The keep (tenshukaku), which was completed in the late 16th century, maintains its original wooden interiors and external stonework. It is listed as a National Treasure of Japan.
Matsumoto Castle is a flatland castle (hirajiro) because it is not built on a hilltop or amid rivers, but on a plain. Its complete defenses would have included an extensive system of inter-connecting walls, moats and gatehouses.
In 1872, following the Meiji Restoration, the site, like many former daimyos' castles, was sold at auction for redevelopment. However, when news broke that the keep was going to be demolished, an influential figure from Matsumoto, Ichikawa Ryōzō, along with residents from Matsumoto started a campaign to save the building. Their efforts were rewarded when the tower was acquired by the city government.
In the late Meiji period the keep started to lean to one side. An old picture clearly shows how the keep looked like then. It was because of neglect coupled with a structural defect, but a lot of people believed the story of Tada Kasuke's curse.
A local high school principal, Kobayashi Unari, decided to renovate the castle and appealed for funds. The castle underwent "the great Meiji renovation" between 1903-1913. It underwent another renovation "the great Shōwa renovation" in the period 1950-1955.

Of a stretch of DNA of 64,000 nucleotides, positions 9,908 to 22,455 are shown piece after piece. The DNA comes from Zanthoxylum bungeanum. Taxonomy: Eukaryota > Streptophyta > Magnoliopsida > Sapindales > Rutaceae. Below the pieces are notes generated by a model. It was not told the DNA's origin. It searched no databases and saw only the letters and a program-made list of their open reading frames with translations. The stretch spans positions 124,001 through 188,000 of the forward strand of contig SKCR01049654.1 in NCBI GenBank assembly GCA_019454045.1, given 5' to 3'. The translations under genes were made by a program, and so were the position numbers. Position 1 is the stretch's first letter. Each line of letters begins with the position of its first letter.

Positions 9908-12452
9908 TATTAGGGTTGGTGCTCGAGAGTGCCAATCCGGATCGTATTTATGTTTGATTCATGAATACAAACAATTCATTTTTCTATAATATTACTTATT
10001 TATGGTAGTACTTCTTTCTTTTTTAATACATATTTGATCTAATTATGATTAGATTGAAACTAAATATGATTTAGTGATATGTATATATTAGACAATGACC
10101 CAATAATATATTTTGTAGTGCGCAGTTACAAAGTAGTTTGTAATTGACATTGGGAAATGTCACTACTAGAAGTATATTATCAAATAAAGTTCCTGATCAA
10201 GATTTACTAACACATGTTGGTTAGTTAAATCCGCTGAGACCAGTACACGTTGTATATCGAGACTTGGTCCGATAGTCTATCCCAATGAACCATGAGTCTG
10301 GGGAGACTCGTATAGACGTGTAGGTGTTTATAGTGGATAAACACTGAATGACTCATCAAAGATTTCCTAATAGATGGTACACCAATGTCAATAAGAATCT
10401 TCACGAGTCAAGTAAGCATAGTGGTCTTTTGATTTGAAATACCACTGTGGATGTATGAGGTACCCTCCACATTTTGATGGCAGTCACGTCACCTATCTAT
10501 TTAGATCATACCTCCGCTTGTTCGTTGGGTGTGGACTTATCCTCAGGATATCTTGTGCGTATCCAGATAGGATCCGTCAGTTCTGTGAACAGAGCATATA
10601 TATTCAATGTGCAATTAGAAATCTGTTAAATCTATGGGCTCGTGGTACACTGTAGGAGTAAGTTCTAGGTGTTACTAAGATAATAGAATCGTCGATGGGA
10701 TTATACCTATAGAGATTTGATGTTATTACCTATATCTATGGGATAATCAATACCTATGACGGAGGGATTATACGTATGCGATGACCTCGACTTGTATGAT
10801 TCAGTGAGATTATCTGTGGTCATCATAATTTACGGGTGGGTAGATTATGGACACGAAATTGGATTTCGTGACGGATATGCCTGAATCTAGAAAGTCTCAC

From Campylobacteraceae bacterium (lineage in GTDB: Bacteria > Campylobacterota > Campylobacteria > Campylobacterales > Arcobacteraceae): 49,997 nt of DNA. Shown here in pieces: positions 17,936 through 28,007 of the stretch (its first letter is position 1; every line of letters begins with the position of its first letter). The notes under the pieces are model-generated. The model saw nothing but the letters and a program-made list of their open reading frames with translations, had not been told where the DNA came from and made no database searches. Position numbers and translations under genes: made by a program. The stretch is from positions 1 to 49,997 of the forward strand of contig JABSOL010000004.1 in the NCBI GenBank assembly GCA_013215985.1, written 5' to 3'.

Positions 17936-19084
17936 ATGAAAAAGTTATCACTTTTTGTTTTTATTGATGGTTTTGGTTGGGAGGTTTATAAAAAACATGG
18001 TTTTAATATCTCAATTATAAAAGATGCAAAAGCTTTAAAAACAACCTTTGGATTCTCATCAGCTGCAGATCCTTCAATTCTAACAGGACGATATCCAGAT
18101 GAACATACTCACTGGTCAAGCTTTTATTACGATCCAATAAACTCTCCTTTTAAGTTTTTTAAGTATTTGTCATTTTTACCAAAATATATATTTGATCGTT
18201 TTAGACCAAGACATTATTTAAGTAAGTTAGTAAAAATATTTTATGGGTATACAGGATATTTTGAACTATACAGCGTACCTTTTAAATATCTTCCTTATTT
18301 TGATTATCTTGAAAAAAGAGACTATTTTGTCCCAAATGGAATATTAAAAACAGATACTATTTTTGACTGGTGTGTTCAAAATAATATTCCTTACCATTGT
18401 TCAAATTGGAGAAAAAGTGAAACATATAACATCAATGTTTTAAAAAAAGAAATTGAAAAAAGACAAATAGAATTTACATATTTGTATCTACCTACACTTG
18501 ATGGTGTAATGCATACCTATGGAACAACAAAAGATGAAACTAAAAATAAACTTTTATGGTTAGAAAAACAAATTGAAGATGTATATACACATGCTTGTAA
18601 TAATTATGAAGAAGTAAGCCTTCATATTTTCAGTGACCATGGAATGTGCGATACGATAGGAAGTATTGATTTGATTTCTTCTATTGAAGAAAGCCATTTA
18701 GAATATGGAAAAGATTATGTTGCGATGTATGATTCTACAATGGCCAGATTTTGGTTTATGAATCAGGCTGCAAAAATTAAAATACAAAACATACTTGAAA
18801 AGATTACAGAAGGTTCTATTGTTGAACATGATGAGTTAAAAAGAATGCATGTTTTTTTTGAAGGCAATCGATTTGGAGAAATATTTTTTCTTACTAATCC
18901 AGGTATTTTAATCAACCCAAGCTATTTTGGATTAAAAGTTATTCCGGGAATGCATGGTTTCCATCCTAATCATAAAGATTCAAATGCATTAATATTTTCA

In 1990, the Kuromon-Ninomon (second gate of the Black Gate) and sodebei (side wall) were reconstructed. The square drum gate was reconstructed in 1999. There is a plan for restoring the soto-bori (outer moat) which was reclaimed for a residential zone.
The castle's origins go back to the Sengoku period. At that time Shimadachi Sadanaga of the Ogasawara clan built a fort on this site in 1504 which was originally called Fukashi Castle. In 1550 it came under the rule of the Takeda clan and then Tokugawa Ieyasu.
During the Edo period, the Tokugawa shogunate established the Matsumoto Domain, of which the Matsudaira, Mizuno and others were the daimyo.
In 1952 the keep, Inui-ko-tenshu (small northern tower), Watari-yagura (roofed passage), Tatsumi-tsuke-yagura (southern wing), and Tsukimi-yagura (moon-viewing room) were designated as national treasures.
The second floor of the main keep features a gun museum, Teppo Gura, with a collection of guns, armor and other weapons.
Source, Images: http://en.wikipedia.org/wiki/Matsumoto_Castle